Test footage from the 2003 “Watchmen” movie has resurfaced following the sequel series on HBO from Damon Lindelof that has received critical acclaim…
Several years before Zack Snyder took a stab at a “Watchmen” movie and long before Damon Lindelof crafted a sequel to the iconic graphic novel from Alan Moore and Dave Gibbons, there was another film that looked to bring the superhero story to the big screen.
Back in 2003, David Hayter — who is best known for his writing in films such as “X-Men,” “X2,” and “The Scorpion King” — was tasked with giving his take on “Watchmen”. The production got as far as test footage being filmed for the movie and now some of that video has been released.
This version of “Watchmen” features “Game of Thrones” star Iain Glenn as Dan Dreiberg aka Nite Owl and Ray Stevenson, who was the lead in “Punisher: War Zone” as Rorschach.
The scene was shot in London and features a famous moment from the comic books when Rorschach shows up unannounced at Dan’s apartment to tell him about The Comedian being murdered and the investigation he was launching into his death.
Back in 2008, Gizmodo actually broke down a trio of different “Watchmen” scripts that had been circulating ahead of Snyder getting the job to make the film that eventually came out in 2009. Here’s an excerpt from that story with details about that version of the “Watchmen” from 2003:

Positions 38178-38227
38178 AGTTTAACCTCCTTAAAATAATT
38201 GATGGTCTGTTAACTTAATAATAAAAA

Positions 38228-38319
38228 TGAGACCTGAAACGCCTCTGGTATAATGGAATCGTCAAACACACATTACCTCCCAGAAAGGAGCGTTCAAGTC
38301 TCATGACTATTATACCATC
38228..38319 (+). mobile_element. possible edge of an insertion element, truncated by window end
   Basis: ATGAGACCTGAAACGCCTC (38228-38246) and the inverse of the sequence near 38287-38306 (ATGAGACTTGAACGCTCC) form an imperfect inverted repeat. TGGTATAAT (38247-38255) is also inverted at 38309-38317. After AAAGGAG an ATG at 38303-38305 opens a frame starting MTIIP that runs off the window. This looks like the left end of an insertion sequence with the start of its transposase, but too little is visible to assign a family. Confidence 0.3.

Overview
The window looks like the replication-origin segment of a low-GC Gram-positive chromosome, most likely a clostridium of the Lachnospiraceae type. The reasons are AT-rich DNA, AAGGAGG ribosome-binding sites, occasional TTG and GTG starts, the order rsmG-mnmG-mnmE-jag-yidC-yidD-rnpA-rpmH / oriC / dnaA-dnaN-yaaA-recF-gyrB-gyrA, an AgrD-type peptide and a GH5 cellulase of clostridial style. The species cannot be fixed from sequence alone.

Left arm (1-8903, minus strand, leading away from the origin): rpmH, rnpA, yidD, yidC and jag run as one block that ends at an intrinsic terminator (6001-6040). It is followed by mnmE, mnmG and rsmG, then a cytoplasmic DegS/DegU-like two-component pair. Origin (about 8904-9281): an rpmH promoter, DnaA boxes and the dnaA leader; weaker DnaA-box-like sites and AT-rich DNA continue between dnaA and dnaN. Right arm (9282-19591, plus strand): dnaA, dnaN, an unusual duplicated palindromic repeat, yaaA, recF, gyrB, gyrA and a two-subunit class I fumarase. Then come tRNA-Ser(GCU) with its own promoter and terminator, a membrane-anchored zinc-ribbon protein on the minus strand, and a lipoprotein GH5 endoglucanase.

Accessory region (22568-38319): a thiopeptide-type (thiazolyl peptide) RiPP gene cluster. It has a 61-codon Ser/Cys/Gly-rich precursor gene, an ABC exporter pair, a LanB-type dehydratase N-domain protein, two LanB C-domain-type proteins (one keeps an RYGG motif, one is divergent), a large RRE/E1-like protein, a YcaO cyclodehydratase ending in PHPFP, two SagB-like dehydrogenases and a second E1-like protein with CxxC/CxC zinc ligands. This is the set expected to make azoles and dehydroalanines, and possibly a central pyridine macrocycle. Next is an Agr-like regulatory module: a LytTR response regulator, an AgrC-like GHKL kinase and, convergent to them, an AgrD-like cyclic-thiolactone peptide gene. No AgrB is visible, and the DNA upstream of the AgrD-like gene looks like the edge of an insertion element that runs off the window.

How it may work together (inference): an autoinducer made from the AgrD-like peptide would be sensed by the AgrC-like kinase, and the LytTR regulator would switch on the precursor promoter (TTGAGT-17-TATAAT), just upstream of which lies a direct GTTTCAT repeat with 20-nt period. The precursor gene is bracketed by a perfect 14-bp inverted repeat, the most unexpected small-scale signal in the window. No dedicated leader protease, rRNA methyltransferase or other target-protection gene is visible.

Dr. Manhattan is much more godlike in this script, creating a “magic mirror” for Laurie that can allow her to see any point in her past. This only seems to serve as a plot device so that we can see her fighting with The Comedian in the past.
Dr. M also uses his abilities to give Laurie one of the lamest superpowers since Jubilee: she can now shoot a blue ball of energy from her fingers, slingshot-style.
She uses this power to try and stop Adrian, but he catches the ball and pummels her. Not quite as dramatic as catching a bullet, is it?
Instead of a vat-grown alien-tentacled telepath, Veidt fires a concentrated beam of radiation at orbital mirrors which reflect into New York City, killing 20 million people.
Night Owl and Veidt square off in the end, and although Veidt beats the crap out of him, Night Owl still wins by tricking Veidt with an Owl-o-rang and killing him. Yes, really.
“Watchmen” was a project that toiled around Hollywood for years because nobody could seem to crack the nut on how to adapt the legendary story into a screenplay. Judging by this particular script, it seems the problem was everybody writing a “Watchmen” movie was desperately trying to improve upon an already flawless story.
Snyder did make some changes to his version of “Watchmen” but he was mostly loyal to the original source material. Meanwhile, Lindelof has called the “Watchmen” comics his bible when making the series currently airing on HBO and he treats that book as canon, which means if it happened in the comic, it already happened in his show.
Either way check out the test footage and see what you think of this version of “Watchmen” from 2003.